A picture of North and South Korea, showing lights in South Korea and darkness in the North, shone through projectors as Dr. Zoran Jolevski, the Republic of Macedonia’s Minister of Defense, began to speak. However, instead of an audience of politicians, he was addressing students.

On Jan. 29 Jolevski paid a visit to Florida Southern College, giving two lectures to students and eating lunch with Dr. Anne Kerr. Jolevski gestured to the map when he spoke.

“You see what bad leadership can bring to a country and you see what good leadership can bring to a country,” Jolevski said.

However, Jolevski’s reasons for visiting FSC went beyond giving guest lectures. Macedonia is looking to expand its military, and Jolevski has begun considering the creation of a formal ROTC-like program to meet demands for officers.

When Cadet Madison Nickell, FSC’s ROTC battalion commander, heard about his visit around two weeks ago, she was surprised. She had been told that Jolevski might be coming, but she was not sure it would actually happen until it was announced.

“We’re one of the smaller ROTC programs in the state, so I was a little shocked that he chose us out of the bigger schools that have a lot more cadets,” Nickell said.

The reason for Jolevski’s visit is actually rather straightforward. Jolevski often goes on vacation in Florida and he told his friend, Robert Scharar, president of FCA Corp. and FSC trustee, about his interest in ROTC programs. Scharar suggested that he come to FSC and a visit was arranged.

Lt. Col. Scott LaRonde, head of the ROTC program, said Jolevski was particularly interested in how students join the program and when they sign a commitment. At FSC, cadets can enlist in ROTC during their freshman year but not sign a commitment to join the military until their junior year.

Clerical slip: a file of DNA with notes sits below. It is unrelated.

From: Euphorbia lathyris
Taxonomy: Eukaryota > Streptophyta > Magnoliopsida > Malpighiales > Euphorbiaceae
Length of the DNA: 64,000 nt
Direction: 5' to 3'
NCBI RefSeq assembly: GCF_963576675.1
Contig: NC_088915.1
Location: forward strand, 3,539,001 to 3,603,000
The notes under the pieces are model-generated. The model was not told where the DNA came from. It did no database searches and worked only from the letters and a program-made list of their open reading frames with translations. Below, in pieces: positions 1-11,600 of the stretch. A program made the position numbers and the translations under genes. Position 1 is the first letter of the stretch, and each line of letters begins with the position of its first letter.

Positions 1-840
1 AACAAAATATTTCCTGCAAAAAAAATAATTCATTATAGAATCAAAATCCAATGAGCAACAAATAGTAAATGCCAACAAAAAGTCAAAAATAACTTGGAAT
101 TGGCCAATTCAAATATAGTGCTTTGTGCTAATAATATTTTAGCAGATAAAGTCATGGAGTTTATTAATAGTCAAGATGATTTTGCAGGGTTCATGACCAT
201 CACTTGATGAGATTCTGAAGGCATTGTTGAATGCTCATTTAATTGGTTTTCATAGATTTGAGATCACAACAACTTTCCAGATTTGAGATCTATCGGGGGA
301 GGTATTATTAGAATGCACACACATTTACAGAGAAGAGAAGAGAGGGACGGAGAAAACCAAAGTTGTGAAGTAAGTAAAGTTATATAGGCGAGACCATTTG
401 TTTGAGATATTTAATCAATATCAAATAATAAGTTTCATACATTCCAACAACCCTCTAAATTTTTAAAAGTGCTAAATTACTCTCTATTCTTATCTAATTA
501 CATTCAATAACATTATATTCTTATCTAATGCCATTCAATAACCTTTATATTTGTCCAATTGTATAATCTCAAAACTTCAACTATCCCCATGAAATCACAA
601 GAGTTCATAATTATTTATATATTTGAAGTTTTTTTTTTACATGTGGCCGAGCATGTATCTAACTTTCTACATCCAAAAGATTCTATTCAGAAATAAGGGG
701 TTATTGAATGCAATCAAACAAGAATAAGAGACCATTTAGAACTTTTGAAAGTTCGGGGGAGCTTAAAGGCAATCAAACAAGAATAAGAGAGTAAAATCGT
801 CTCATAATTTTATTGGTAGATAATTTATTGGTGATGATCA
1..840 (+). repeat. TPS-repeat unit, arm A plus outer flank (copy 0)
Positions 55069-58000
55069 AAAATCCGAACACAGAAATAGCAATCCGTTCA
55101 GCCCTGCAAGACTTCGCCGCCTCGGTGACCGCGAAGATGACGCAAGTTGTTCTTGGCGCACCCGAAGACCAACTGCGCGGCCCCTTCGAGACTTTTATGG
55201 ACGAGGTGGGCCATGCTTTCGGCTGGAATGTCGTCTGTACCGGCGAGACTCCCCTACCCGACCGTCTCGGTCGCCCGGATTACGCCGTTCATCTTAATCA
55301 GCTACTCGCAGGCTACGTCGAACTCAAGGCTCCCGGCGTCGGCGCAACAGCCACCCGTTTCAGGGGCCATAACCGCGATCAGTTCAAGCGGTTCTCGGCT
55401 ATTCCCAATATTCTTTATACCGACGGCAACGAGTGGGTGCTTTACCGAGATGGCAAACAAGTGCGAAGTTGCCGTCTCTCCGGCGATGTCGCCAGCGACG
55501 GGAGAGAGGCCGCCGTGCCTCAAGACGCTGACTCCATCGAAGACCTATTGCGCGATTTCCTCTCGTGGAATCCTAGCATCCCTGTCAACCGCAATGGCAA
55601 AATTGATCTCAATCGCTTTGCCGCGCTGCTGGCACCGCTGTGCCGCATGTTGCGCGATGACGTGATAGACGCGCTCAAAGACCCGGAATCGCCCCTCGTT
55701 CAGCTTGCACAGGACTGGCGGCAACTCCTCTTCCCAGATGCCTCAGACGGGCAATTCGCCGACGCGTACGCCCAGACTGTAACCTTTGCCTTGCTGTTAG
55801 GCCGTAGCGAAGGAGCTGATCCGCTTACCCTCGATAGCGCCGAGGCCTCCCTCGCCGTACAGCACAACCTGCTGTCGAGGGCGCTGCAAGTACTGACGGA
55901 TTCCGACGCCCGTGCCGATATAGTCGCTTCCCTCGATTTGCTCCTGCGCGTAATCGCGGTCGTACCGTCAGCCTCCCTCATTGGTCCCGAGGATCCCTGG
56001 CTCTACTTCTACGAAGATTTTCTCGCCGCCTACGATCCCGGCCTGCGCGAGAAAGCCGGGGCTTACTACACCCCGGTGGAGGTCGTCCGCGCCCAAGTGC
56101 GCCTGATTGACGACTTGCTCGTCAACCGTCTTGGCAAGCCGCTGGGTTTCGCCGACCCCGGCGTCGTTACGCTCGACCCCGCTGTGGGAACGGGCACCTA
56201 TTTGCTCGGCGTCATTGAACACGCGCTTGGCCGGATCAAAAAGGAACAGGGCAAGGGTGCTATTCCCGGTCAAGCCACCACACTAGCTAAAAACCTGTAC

The program’s inclusiveness also came up, as military science is only offered as a minor at FSC. This creates greater diversity in graduates while in Macedonia military graduates only receive degrees in military science.

In the end though, Jolevski was just as much an object of interest to the cadets as they were to him. Jolevski has long been involved with politics in a country that has only existed since 1991, leading LaRonde to compare him to one of the U.S.’s founding fathers.

Students were given a chance to ask questions as Jolevski gave two lectures at FSC, leading to some prior research.

“There wasn’t much that I knew beforehand, but the more I researched about the country, and the more I learned about it, it was very fascinating,” Nickell said.

Currently several eyes are on Eastern Europe after recent events. The elction of the radical Syriza party in Greece could lead to issues down the road with Macedonia, just like Macedonia’s desire to join NATO and the European Union might lead to issues with Russia.

Macedonia has long desired to join both organizations, and Jolevski says that the idea is extremely popular with the population.

“I think any emerging country that wants to establish a relatively stable economy, wants to improve unemployment, wants to create jobs, being a part of the European Union will do that,” LaRonde said. “I also think that translates very well to NATO.”

In the past, there had not been any problems when they told Russian President Vladimir Putin that they wanted to join NATO. However, during a September interview with Russia’s Foreign Minister Sergei Lavrov said that Macedonia joining NATO would be seen as a provocation.

“But Macedonia sees itself as a NATO ally,” Jolevski said. “We are part of NATO missions.”

As for the near-future, there may be another connection between FSC and Macedonia. LaRonde says that Jolevski asked Kerr to send FSC cadets to Macedonia, something LaRonde wants to follow up on and Nickell finds interesting.

“We’re not just working with our own people any more, and only speaking our own language,” Nickell said. “We have to be able to be able to work with other people from other nations and other cultures.”